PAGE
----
FIG. 11 is a circuit diagram that electrically illustrates a short circuit. Normally, the fuel cell stack 122 a is electrically insulated by the insulator 136 disposed at the end plate 126 side. A case where the fuel cell stack 122 a has a short circuit formed by a signal line connected to the fuel cell stack, the tension plate 128 a, and the cooling water present in the channel 134 a of the insulator 134 will now be considered. The electric current through the signal line is determined by the value of resistance of the cooling water in the channel 134 a of the insulator 134. The value of resistance is determined by the length of the channel 134 a, that is, the thickness α of the insulator 134. In the fuel cell 120 of the embodiment, breakage of the signal line caused by short-circuit current is prevented by forming an insulator 134 having a thickness of at least 3 mm based on experiments or the like. The thickness α of the insulator 134 is determined by the material and the sectional area of the signal line used, the property of the cooling water, etc.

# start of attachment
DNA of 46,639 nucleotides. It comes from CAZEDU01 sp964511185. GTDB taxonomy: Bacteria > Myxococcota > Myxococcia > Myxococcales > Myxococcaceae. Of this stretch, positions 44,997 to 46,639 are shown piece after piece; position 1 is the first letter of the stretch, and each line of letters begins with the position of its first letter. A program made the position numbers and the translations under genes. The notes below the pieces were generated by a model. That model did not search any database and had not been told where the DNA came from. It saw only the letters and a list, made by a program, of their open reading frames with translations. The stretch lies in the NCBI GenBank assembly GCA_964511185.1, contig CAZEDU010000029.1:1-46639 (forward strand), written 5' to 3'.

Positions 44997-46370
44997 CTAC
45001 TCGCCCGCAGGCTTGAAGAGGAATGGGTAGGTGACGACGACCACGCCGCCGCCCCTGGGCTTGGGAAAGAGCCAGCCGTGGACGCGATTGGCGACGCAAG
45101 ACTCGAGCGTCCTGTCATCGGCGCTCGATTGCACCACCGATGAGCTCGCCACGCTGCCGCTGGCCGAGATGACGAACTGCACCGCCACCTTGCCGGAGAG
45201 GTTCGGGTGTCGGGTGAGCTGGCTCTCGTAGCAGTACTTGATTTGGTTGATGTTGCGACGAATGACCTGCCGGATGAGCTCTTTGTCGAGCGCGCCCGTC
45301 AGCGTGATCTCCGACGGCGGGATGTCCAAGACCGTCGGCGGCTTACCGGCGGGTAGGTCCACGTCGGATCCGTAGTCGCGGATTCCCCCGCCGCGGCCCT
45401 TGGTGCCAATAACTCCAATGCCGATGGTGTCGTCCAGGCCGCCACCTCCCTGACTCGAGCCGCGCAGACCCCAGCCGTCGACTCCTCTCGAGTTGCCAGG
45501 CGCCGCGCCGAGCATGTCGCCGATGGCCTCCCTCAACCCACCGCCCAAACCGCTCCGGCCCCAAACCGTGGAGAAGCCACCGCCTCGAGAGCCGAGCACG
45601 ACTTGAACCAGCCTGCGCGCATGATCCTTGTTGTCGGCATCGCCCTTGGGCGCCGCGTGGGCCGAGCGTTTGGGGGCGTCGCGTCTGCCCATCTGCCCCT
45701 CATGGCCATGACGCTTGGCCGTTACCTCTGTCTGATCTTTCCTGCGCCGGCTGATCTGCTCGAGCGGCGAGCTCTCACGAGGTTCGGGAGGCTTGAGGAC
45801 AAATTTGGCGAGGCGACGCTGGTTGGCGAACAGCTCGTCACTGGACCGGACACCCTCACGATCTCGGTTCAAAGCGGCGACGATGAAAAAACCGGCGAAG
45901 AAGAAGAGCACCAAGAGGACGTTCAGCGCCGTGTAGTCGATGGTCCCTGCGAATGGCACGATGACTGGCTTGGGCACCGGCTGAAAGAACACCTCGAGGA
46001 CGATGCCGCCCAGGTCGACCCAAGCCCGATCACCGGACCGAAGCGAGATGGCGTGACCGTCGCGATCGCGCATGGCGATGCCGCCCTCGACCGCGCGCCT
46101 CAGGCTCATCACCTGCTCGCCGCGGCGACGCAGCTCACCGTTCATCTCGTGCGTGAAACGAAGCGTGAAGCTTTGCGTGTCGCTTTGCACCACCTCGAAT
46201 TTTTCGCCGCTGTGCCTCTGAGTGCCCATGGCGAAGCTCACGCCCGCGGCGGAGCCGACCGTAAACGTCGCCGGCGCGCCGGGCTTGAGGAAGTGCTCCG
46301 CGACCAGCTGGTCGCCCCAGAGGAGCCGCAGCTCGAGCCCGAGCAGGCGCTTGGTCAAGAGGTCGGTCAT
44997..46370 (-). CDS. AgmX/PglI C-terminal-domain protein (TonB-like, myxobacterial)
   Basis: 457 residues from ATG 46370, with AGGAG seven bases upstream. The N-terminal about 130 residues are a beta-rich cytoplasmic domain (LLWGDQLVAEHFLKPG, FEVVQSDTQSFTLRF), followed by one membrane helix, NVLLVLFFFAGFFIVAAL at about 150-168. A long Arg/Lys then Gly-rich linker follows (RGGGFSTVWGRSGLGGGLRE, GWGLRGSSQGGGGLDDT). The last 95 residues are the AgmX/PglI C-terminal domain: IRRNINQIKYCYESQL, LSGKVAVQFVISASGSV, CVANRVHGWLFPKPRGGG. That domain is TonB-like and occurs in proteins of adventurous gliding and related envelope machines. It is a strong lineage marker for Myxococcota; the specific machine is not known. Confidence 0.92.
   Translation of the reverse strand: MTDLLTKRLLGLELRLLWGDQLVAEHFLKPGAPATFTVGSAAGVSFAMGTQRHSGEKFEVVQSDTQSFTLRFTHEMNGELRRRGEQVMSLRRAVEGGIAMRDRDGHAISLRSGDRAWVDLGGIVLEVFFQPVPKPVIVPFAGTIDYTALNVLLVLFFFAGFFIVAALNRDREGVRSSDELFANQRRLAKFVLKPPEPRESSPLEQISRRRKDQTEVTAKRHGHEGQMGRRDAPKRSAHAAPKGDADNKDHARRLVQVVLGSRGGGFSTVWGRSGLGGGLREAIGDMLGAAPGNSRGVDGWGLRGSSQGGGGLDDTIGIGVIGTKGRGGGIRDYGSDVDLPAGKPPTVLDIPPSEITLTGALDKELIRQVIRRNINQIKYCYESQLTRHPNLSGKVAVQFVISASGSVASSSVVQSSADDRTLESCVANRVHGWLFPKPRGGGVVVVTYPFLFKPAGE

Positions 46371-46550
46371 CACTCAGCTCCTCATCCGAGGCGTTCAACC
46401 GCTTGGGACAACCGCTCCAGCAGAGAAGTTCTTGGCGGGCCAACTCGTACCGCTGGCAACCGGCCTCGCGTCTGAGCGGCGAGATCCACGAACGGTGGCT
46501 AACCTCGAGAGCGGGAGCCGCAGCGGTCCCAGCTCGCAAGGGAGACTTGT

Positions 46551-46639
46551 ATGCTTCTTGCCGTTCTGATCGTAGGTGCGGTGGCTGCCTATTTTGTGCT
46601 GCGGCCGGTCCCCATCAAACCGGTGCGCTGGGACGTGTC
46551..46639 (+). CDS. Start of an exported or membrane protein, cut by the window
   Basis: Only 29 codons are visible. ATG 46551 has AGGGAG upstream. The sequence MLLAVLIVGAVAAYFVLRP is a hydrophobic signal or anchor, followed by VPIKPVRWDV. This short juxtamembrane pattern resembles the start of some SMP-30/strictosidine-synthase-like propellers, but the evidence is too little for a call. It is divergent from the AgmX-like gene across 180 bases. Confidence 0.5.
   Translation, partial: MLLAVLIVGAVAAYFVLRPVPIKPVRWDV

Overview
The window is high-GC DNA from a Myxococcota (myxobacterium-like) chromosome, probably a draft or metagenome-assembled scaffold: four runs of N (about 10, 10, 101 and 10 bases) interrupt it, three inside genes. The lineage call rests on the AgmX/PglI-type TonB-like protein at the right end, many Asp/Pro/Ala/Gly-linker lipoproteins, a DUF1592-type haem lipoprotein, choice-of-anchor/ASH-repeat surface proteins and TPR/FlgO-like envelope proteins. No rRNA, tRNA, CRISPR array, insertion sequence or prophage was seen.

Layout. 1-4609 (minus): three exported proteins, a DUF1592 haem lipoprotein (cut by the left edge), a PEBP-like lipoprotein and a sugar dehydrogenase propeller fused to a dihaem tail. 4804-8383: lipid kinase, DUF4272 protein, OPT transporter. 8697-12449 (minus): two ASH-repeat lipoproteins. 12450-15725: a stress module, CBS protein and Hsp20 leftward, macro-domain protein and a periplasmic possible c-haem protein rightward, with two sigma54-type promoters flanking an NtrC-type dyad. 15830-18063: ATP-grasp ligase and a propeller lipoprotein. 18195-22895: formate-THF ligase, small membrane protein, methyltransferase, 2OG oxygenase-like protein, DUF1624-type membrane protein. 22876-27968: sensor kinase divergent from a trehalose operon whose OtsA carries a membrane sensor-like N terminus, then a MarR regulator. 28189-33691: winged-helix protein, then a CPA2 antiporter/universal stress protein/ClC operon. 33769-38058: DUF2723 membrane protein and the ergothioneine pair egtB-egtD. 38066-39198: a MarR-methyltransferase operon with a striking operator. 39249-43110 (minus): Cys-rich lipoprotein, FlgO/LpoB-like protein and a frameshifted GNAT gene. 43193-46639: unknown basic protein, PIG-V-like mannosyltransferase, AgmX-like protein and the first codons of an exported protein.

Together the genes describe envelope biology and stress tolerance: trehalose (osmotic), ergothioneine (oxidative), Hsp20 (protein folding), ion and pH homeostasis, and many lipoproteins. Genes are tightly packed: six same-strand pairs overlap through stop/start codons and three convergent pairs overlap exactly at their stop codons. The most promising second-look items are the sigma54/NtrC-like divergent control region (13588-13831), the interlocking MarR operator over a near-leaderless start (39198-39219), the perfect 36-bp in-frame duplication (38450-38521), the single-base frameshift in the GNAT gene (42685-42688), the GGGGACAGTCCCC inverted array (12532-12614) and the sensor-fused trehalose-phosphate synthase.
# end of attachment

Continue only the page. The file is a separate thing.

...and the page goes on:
In the fuel cell 120 of the second embodiment, the insulator 134 formed from an electrically insulating material as a plate member having a certain thickness that is determined by a signal line of a sensor or the like attached to the fuel cell stack is disposed at the side of the end plate 124 where the fuel-or-the-like supply/discharge piping 140 is connected. Therefore, even if a short circuit that includes the signal line as a portion thereof is formed, breakage of the signal line is prevented.

Although in the fuel cell 120 of the second embodiment, the two end plates 124, 126 are disposed at the opposite ends of the two fuel cell stacks 122 a, 122 b and astride the two stacks, it is also possible to dispose two end plates at opposite ends of more than two fuel cell stacks, for example, four stacks, six stacks, etc. so that the end plates extend over the ends of all the stacks.